This petition was submitted during the 2015–2017 Conservative government
Petition Save State-Funded Nursery Schools
The government's consultation paper (Early Years Funding: changes to funding for 3 & 4 year olds 11/8/16) outlined proposals that will leave Nursery schools financially nonviable, forcing them to close. This funding will not cover basic costs, let alone staffing with qualified teachers.
State nursery schools have very good outcomes with regard to closing the achievement gap and supporting children with special needs. State nursery schools are legally required to employ highly-qualified teaching staff, who are proven to give young children the best opportunities for academic achievement and enabling social mobility. The petitioners request the House of Commons to urge the government to recognise the school status of State nursery schools & fund them accordingly.
This petition closed early because of a General Election Find out more on the Petitions Committee website
This response was given on 24 November 2016
We want maintained nursery schools to be sustainable for the long-term. We will provide £55m a year of supplementary funding for them for at least 2 years and consult on their future in due course.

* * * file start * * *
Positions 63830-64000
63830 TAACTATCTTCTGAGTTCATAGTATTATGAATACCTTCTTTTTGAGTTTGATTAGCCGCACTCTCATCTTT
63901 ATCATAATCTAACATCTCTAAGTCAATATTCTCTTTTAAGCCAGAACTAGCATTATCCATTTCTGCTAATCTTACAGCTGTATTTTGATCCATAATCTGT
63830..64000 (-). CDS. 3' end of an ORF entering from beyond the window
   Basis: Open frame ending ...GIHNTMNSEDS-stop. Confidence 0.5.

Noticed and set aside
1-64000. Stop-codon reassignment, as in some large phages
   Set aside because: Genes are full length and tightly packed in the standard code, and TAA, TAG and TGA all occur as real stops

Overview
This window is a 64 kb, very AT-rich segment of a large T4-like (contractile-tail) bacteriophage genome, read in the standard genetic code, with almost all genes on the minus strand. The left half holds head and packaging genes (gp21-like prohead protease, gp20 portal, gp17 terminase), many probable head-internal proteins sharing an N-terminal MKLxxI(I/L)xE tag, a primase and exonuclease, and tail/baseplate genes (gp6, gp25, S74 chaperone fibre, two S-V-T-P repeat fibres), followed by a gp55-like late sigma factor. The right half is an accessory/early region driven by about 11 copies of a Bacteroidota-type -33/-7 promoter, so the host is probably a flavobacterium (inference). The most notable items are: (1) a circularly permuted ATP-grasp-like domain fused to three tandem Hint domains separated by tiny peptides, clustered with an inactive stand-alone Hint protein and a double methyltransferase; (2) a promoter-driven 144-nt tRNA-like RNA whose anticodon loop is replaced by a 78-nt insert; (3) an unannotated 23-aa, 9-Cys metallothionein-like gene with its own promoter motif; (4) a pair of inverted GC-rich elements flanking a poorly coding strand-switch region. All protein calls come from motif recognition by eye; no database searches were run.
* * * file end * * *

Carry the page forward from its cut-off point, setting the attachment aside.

Read the response in full
Maintained nursery schools make an important contribution to social mobility, particularly in disadvantaged areas. They are also high quality providers, and are more likely to care for children with special educational needs than other types of early years and childcare provider.
We want maintained nursery schools to be sustainable for the long-term, not only to ensure that the quality support they give to disadvantaged areas continues, but also to make the most of the expertise and experience that they have for the benefit of the early years system as a whole.
As a result of being constituted as schools, they experience costs that other providers do not. That is why we proposed in our consultation on an early years national funding formula in August that we would provide £55m a year for them for at least two years. This will give them stability during wider changes to funding, and it is a level of funding based on what they currently receive.
This will also give us the time to consult on the future of maintained nursery schools, and we have already announced the intention to do so. We are developing this consultation informed by conversations with maintained nursery schools themselves and others with an interest in their role and future. We will publish the consultation in due course.
Department for Education